Wide Point Wide Point Wide Point Wide Point
Field Source Field Source Field Source Field Source
Sky background 0.003 0.003 0.00015 0.00015
Relative S/N 1.0 1.0 0.5 0.2 1.1 0.3 4.4 4.0
Sensitivity 21.5 23.1 20.5 21.3 21.2 21.0 22.8 24.1
Sky background 2 3 0.1 0.1
Relative S/N 1.0 1.0 0.4 0.2 1.1 0.3 4.5 4.5
Sensitivity 16.7 17.8 15.3 15.5 16.9 16.4 18.4 19.4
Sky background 200 1000 20 20
Relative S/N 1.0 1.0 0.2 0.1 0.8 0.2 3.2 3.2
Sensitivity 11.8 11.5 9.9 8.9 11.2 9.5 12.7 12.5
that care should be used in interpretting the above table.
In particular, the point source sensitivities assume diffraction
limited performance, which corresponds to 0.05 arcsecs at
K for an 8-m telescope. If you are not diffraction limited,
then the sensitivity will be correspondingly reduced, which
will favour the smaller telescope. Also, if adaptive optics
is used on the 8-m telescope, this will introduce a number
of additional reflections from warm mirrors, with a corresponding
increase in background.
following figure shows model calculation of the atmospheric
transmission at the South Pole across the thermal infrared,
from 2-500um, corresponding to 164um of precipitable H2O,
plus an aerosol visibility of 100km (these numbers are based
on our site-testing data from the MISM instrument at the South
Pole, see Hidas et al., PASA, 17, 260 (2000)).
windows for ground based astronomy are opened in the mid-IR
between 20 and 50um, and even windows at 200 and 220um may
optical and near-infrared (up to 2.5um) wavelengths, the DMT
will have two advantages over other telescopes.
at the site will allow exceptionally good photometry [note:
the hyperlink is to a PowerPoint presentation in French].
observation of the many circumpolar sources will enable
variability studies to be conducted that are impossible
at other locations, and facilitate microlensing and other
should be remembered that the DMT is a general purpose telescope
and in fact will be the third-largest one to which Australian
astronomers have significant access.
should stress that the MNRF proposal is not envisaging an
initial suite of instruments to make the DMT as flexible as,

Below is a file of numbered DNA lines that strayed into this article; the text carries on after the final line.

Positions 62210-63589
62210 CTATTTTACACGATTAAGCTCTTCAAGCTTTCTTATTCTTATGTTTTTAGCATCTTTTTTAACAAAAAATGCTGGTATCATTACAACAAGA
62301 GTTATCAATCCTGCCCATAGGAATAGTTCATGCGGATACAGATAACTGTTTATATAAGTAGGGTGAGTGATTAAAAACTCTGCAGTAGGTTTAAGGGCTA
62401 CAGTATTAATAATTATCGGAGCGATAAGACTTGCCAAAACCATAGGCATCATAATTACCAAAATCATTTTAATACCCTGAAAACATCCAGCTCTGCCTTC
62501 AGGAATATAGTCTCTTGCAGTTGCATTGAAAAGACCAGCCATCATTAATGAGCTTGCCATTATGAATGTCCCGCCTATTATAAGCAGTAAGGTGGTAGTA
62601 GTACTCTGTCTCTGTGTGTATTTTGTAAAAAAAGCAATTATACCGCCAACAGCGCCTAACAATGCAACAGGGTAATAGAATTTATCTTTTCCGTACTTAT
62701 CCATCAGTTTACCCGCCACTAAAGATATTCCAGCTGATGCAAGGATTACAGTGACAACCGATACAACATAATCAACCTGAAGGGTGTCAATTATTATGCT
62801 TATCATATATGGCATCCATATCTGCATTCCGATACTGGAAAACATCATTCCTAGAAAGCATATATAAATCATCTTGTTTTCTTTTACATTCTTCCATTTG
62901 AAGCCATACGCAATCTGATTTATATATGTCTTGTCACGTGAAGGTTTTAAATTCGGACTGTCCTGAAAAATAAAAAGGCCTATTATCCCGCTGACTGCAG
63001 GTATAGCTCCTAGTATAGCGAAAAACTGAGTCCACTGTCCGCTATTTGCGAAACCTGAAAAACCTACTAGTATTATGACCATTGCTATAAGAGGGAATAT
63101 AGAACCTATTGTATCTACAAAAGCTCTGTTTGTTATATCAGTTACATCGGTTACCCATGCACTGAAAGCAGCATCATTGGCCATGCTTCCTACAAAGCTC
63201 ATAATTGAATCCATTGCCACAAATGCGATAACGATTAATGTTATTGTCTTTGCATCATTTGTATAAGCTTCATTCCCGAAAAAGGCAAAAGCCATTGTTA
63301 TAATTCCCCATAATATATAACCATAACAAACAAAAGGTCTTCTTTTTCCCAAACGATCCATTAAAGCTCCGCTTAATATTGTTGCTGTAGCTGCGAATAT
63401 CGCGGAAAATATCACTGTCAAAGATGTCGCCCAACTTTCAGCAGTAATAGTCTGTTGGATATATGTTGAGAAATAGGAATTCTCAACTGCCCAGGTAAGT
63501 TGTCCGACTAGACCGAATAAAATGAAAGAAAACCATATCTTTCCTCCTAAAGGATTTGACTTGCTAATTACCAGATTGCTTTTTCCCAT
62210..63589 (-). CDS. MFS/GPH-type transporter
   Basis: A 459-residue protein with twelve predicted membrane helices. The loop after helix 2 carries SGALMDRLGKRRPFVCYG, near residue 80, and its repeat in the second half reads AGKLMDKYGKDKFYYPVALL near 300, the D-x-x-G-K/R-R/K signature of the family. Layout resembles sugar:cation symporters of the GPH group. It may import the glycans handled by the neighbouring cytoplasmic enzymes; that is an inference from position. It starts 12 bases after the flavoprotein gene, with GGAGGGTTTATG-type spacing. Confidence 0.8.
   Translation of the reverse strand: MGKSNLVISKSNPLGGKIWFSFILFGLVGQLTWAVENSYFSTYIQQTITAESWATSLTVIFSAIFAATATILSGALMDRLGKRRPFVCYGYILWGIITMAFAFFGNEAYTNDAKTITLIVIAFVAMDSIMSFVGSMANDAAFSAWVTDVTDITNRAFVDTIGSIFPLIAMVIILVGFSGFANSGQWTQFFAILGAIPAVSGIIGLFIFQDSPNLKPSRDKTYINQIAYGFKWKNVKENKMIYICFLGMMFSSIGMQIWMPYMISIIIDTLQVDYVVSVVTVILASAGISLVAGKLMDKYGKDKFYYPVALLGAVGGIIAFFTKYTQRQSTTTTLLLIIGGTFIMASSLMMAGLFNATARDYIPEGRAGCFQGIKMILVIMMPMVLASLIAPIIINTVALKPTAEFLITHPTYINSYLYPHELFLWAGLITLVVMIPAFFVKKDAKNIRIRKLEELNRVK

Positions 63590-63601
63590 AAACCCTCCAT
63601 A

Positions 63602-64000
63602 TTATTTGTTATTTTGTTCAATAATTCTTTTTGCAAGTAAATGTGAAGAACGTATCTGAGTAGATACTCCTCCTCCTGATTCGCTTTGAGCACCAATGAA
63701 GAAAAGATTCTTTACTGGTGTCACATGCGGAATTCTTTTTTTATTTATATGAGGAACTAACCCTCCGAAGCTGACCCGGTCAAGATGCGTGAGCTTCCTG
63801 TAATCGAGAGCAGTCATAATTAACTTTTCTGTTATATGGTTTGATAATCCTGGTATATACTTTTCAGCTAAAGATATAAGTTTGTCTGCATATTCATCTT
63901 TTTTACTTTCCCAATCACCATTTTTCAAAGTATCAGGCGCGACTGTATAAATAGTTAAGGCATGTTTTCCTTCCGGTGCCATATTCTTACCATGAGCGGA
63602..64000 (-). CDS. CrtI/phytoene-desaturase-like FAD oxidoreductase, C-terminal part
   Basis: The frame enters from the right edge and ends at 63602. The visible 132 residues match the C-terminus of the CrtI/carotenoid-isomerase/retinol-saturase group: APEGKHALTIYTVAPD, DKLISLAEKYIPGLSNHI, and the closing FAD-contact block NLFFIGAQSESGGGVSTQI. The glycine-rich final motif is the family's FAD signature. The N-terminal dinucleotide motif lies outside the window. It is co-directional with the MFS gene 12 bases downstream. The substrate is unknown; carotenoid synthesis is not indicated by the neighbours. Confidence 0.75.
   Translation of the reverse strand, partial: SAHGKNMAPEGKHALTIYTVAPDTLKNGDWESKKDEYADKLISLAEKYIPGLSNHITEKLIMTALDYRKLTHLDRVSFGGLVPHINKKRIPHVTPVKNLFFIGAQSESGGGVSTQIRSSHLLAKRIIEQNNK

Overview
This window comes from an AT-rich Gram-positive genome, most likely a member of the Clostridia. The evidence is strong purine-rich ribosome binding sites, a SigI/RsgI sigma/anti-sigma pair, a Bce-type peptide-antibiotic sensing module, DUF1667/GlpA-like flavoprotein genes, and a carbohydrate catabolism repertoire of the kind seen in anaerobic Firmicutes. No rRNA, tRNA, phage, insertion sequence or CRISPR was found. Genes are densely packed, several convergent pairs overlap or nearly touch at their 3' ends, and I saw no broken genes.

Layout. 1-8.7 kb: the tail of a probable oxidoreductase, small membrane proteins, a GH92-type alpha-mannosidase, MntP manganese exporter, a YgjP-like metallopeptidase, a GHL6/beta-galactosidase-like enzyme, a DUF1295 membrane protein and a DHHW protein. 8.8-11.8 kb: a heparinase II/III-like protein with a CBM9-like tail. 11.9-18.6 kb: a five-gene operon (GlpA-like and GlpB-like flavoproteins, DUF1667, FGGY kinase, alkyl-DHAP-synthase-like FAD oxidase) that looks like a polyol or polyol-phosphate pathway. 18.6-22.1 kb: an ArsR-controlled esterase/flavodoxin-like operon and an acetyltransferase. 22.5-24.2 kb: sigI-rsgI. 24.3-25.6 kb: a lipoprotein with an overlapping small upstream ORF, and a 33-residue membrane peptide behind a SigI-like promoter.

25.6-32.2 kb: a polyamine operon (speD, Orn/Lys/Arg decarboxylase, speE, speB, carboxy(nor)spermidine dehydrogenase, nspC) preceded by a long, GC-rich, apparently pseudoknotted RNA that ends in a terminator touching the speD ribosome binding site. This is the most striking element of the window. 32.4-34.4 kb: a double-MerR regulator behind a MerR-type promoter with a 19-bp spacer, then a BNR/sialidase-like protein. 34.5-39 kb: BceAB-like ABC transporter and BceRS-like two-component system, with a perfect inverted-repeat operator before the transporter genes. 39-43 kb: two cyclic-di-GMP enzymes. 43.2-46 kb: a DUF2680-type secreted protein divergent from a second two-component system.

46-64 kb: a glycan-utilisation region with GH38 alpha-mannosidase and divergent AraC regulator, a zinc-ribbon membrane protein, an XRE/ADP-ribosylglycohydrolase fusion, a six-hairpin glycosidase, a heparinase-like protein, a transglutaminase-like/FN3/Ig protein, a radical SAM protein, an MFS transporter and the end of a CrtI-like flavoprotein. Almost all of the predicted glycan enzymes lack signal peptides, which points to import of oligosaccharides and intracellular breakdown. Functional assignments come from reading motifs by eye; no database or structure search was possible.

say, the AAT or 2.3m. However, the size of the telescope does
make it practical for University consortia to realistically
fund and build an instrument in Australia that is internationally
Microlensing from the Antarctic - Philip Yock, U. Auckland
following is an excerpt from "Observations
from Australasia using the Gravitational Microlensing Technique",
Phillip Yock, PASA, 17, 35. Bold emphasis has been added.
realise the full potential of the gravitational microlensing
technique it is necessary to monitor millions of stars with
good photometric accuracy at a sampling rate of a few observations
per hour in several passbands. The existing network of southern
survey and follow-up telescopes (MACHO, OGLE, EROS, GMAN,
PLANET, MPS and MOA) do a relatively good job of monitoring
the Galactic bulge and the Magellanic Clouds. Further improvement
may be expected to occur soon as new image subtraction techniques
with better photometric accuracy are refined and incorporated.
quantum leap might be realised with a telescope at the Antarctic.
The idea has been raised before (Sahu K., 1998, in Astrophysics
from Antarctica, ed. G. Novak and R. Landsberg (ASP Conf.
Series) 179; and Muraki, Y. et al. 1999 Suppl. Prog. Theor.
Phys. 133, 233). Such a telescope could monitor southern fields
essentially continuously, thus avoiding the not inconsiderable
difficulties associated with combining data from different
groups using different telescopes and different passbands,
and working under different seeing conditions. Losses of data
due to inclement weather would also be less serious. To monitor
the complete peak of a typical high magnification event from
the Antarctic would require good weather for a few days in
one location only. Presently, good weather is required simultaneously
in Chile, in Australasia and in South Africa. By observing
in the infrared, and taking advantage of the exceptionally
dry conditions at the Antarctic, one could extend the present
measurements to include the centre of the Galaxy. Gould has
pointed out this would increase the total event rate (Gould,
A. 1995b ApJ 446, L71). A 2-m class telescope would be
the preferred option to extend the current observations